RBI monetary policy: Big takeaway is the heralding of the end of demonetisation

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New Delhi | Published: February 9, 2017 5:02:36 AM

RBI Governor Urjit Patel said at the post-policy press conference, if the sharp fall in food prices were to be stripped out, headline inflation for December would be higher than the official number by as much as 140 bps.

Reserve Bank of India.(Reuters)Reserve Bank of India.(Reuters)

Given the hardening commodity prices globally, a weakening rupee and the likelihood of the Fed hiking rates in the US, the chances of the central bank cutting repo rates by 25 bps were always 50:50 given the somewhat sticky core inflation of around 4.9% in the October-December period—as RBI Governor Urjit Patel said at the post-policy press conference, if the sharp fall in food prices were to be stripped out, headline inflation for December would be higher than the official number by as much as 140 bps. What is noteworthy about the credit policy, however, is that with RBI talking of the need to ‘assess how the transitory effects of demonetisation on inflation and the output gap play out’, this is the first official recognition of the possibility of supply-side disruptions—if there are supply disruptions, the output gap will narrow and inflationary pressures will rise. That would also have been a reason for the central bank’s decision to pause.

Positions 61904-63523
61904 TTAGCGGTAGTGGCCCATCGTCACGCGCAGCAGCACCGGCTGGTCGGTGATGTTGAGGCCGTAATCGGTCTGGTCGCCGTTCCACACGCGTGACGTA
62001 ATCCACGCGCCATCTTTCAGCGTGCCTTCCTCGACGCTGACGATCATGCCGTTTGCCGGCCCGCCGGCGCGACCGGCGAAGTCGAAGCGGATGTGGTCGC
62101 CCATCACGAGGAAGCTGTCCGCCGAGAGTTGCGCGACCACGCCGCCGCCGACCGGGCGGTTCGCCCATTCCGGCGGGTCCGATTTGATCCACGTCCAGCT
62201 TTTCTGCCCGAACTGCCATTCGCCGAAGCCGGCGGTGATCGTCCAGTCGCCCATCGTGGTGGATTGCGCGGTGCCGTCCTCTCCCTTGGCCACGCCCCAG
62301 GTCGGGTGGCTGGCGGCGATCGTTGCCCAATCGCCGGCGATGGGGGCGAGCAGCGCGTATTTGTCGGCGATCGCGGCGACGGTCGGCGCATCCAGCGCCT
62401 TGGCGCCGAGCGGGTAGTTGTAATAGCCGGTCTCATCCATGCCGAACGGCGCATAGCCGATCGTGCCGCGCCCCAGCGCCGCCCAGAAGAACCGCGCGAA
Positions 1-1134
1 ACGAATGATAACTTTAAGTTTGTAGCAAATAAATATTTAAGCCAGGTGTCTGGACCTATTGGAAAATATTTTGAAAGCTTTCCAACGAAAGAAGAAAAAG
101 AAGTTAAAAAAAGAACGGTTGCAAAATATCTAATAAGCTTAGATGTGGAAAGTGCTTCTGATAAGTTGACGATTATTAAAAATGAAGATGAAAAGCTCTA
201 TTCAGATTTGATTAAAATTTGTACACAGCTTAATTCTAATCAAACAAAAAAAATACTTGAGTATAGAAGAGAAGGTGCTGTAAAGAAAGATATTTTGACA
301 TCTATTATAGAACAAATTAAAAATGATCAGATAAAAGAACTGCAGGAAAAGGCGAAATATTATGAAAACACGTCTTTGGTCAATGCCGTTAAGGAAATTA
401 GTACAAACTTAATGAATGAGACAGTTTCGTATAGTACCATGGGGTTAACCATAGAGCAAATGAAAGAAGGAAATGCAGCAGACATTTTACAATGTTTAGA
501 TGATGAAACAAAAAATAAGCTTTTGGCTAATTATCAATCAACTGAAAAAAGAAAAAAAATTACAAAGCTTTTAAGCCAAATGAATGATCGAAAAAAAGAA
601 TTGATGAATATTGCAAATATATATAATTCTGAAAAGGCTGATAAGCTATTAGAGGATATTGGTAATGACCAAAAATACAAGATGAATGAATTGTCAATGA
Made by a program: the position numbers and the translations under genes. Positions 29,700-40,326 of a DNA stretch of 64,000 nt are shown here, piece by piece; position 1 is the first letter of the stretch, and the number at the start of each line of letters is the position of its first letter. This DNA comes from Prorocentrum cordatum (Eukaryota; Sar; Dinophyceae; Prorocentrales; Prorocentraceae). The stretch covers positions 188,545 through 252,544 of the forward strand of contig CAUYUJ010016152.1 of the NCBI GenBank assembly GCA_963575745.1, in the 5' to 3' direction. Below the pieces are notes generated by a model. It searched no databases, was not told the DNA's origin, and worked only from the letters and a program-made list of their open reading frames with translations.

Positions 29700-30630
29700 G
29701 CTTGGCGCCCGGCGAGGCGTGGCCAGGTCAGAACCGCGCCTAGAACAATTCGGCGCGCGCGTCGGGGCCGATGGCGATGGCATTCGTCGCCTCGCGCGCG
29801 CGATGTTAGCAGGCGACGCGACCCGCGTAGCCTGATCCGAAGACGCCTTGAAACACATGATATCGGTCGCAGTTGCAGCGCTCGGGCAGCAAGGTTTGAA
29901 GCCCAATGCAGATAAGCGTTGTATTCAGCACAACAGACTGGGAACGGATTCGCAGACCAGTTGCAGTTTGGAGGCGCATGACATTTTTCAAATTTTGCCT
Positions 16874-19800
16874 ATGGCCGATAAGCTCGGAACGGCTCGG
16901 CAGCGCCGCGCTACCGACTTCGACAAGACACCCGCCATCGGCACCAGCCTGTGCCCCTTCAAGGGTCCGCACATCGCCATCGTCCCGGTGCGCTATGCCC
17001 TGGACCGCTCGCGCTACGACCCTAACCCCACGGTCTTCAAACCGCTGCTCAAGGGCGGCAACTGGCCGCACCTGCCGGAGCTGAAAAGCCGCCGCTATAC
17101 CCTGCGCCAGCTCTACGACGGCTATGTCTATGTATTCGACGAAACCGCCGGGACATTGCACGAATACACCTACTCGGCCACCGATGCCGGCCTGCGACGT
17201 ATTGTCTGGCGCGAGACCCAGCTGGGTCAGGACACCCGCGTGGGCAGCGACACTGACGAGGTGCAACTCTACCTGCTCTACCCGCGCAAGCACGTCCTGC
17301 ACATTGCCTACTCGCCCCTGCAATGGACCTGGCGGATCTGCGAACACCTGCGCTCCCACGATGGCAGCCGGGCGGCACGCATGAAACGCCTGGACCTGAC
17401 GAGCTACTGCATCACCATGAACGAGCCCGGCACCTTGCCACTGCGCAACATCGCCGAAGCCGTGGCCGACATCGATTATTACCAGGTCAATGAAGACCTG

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More worrying, and that is why bond yields rose sharply after the policy statement, is RBI’s change in policy stance from accommodative to neutral. While that gives the central bank the flexibility to move in either direction as macro conditions change, the shift suggest it is looking to achieve a 4% inflation target more quicker than was anticipated earlier—in which case, further cuts in the rate cycle look unlikely unless there is an unexpected collapse in core inflation. At a time when there are big supply constraints in the economy, and not all inflation can be controlled through monetary policy, this suggests interest rates will remain high—the impact on growth is likely to be negative.

Since the government is looking at a liquidity-driven lower-interest-rate regime stimulating demand, the focus now has to shift to getting the banking system to match the 175 bps rate cut by the central bank since January 2015. While banks are talking of the sharp cuts made by them in the MCLR, the fact is the proportion of borrowers affected by this is not large. According to Crisil, while the MCLR has been cut 106 bps, the fall in base rates is a much lower 72 bps—keep in mind deposit rates have also fallen 188 bps over the same period. But for banks to be able to make meaningful cuts in base rates, as the policy points out, the government has to do its share—and it has done little there. Like the Economic Survey, RBI’s policy statement talks of the need to resolve the issue of rising NPAs quickly, the need to recapitalise banks fast—the allocation for this has fallen to R10,000 crore for FY18 as compared to R25,000 crore in FY17—and to adjust interest rates on small savings in keeping with the fall in rates on G-Secs of corresponding maturity; despite announcing this last year, the progress on this has been patchy. The ball is back in finance minister Arun Jaitley’s court.

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